“Some of the biggest national development agencies around today were actually created before colonialism ended. They worked in places like Africa and Asia. Their initial work was actually under the governing structures of colonialism, right? So there is a deep history that’s connected to that, and what that means is that it permeates some of the cultural practices and even the discourse around international development in philanthropy that’s practiced today.” – Solome Lemma

Jennifer Lentfer is Director of Communications at Thousand Currents.

“I’m going to say ‘We’ white folks, I’m going to invite them all into this conversation and say, ‘Let’s talk about what it really means to give up access to resources, and to give up the opportunities that come to us, and actually learn what it means to share power. Do you want to be in solidarity and support? Or do you want to represent the obstacles which people are already facing everyday?’ And that’s the choice, and it’s a tough one. It’s a painful one. It actually necessitates really deep questions that really put me in a vulnerable space.”
– Jennifer Lentfer

Teddy Ruge is co-founder of the game Jaded Aid, and currently founder of Raintree Farms which exports medicinal crops, and HiveCollab, a technology incubator in Uganda.

“If we can do our job in building our own countries, and in fixing our own schools, and building our own water infrastructure. If we can rise up to actually do that, that automatically takes care of that inequality. When we’re unable to actually defend our own agency, our own worth against this structural racism, it actually creates a further problem because we have generations that are watching and learning where they belong, what their agency is, what their responsibility is, what their opportunity is. This is part of the reason why I decided I needed to come back to Uganda. I needed to stop, yes – I was doing a lot of critiquing and writing op-ed pieces – but op-ed pieces don’t change paradigms. Work does. Sweat does. You come here, and you get involved in this muck.” – Teddy Ruge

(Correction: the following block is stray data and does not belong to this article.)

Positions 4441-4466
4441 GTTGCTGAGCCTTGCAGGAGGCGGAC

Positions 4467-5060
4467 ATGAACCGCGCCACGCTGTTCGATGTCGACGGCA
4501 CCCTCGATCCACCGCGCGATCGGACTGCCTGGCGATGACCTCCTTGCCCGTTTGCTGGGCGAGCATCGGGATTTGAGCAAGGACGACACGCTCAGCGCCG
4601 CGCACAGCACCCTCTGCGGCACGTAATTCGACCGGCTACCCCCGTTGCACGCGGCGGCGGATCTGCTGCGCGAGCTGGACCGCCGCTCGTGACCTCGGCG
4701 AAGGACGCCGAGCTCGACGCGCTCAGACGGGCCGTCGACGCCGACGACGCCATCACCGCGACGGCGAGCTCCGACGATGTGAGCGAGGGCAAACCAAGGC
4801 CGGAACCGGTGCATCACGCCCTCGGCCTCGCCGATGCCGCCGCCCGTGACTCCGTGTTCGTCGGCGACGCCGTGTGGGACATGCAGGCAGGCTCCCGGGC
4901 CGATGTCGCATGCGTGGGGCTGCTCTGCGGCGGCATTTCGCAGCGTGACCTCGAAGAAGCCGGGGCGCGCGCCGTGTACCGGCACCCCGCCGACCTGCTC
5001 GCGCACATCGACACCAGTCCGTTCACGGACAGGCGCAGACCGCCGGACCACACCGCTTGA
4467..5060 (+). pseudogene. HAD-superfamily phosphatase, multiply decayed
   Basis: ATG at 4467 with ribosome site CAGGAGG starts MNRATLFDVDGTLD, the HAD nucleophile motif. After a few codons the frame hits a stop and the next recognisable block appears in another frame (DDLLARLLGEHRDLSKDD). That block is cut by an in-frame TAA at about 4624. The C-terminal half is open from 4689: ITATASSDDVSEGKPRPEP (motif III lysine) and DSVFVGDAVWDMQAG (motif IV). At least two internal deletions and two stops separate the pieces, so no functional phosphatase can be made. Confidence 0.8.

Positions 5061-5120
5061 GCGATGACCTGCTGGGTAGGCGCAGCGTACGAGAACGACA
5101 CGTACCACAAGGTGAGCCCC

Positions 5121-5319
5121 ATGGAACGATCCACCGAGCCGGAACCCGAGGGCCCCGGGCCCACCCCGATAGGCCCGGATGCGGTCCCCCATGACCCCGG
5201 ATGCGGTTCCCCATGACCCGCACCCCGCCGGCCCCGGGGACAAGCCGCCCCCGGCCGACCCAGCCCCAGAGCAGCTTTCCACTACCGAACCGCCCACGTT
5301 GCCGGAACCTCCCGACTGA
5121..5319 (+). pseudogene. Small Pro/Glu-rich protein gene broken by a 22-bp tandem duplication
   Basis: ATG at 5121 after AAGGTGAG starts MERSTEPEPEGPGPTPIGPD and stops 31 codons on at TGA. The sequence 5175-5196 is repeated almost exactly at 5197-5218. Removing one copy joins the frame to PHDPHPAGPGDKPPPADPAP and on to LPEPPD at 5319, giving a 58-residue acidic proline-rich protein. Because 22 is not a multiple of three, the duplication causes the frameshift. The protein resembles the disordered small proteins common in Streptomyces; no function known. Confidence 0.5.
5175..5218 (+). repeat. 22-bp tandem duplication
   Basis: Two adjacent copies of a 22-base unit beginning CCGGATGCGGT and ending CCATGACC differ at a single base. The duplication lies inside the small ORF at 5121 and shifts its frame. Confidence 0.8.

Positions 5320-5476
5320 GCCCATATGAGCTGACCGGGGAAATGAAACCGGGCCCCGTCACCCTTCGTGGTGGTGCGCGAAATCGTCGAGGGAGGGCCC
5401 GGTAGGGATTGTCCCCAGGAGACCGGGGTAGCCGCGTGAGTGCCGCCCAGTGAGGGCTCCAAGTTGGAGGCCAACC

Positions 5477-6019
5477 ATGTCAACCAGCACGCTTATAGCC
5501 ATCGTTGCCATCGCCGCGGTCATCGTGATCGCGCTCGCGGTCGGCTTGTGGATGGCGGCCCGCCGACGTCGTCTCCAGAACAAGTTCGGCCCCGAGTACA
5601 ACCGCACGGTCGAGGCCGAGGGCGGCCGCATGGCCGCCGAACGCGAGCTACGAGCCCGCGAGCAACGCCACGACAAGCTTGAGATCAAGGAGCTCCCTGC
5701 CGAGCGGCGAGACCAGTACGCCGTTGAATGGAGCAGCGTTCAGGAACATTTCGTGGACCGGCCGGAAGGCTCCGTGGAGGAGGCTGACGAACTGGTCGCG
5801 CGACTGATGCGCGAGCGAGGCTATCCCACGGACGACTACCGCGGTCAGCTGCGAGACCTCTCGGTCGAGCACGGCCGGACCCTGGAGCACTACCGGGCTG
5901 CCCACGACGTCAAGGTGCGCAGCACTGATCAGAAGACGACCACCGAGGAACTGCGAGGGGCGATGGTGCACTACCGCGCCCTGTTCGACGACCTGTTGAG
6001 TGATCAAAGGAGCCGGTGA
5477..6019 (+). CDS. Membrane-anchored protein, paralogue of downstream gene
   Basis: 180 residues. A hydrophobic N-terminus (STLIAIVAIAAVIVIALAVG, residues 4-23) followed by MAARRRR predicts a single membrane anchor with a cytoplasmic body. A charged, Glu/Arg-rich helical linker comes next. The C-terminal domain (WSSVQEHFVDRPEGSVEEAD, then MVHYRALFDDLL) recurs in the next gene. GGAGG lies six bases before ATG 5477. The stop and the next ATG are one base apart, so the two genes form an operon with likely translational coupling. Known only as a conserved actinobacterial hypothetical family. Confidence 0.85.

Additional Resources:

Quartz Africa: An American missionary’s racist rant in Uganda shows the disturbing reality of White Savior complex

Thousand Currents website

Teddy Ruge on Tiny Spark: Building a Self-Reliant Africa from the Bottom-Up

Angela Bruce Raeburn: But Wait Until They See Your Black Face